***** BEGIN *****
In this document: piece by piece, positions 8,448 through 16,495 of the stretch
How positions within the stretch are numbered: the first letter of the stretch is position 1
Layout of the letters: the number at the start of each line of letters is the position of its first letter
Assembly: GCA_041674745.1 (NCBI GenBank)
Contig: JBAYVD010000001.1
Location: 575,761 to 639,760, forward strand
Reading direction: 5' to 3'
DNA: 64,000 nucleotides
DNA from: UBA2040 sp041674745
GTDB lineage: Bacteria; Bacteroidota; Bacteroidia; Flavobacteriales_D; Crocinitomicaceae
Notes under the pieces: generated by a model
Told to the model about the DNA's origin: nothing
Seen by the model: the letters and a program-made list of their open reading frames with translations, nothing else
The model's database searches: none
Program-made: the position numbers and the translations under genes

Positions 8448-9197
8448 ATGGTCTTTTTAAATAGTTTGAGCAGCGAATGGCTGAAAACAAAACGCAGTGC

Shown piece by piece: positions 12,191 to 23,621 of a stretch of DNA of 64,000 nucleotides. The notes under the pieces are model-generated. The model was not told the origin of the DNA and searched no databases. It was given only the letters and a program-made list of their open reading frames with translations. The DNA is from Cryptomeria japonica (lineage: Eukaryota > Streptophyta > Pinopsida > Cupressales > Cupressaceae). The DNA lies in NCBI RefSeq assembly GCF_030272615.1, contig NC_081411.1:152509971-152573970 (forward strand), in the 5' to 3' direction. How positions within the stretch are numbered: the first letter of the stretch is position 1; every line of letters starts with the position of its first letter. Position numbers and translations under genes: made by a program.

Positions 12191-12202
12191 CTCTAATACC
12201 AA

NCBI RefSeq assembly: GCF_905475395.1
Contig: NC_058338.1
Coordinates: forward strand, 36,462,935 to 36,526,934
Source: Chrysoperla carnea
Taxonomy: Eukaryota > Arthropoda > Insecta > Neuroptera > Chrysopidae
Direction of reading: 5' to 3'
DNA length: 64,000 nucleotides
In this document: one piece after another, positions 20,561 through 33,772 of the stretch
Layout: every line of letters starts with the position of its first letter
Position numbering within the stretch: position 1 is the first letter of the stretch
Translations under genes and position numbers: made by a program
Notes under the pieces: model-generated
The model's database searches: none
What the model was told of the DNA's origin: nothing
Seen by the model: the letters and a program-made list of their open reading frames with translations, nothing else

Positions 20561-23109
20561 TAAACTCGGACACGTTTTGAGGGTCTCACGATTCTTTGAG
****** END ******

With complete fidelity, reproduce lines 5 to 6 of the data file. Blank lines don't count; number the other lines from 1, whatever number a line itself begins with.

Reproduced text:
Contig: JBAYVD010000001.1
Location: 575,761 to 639,760, forward strand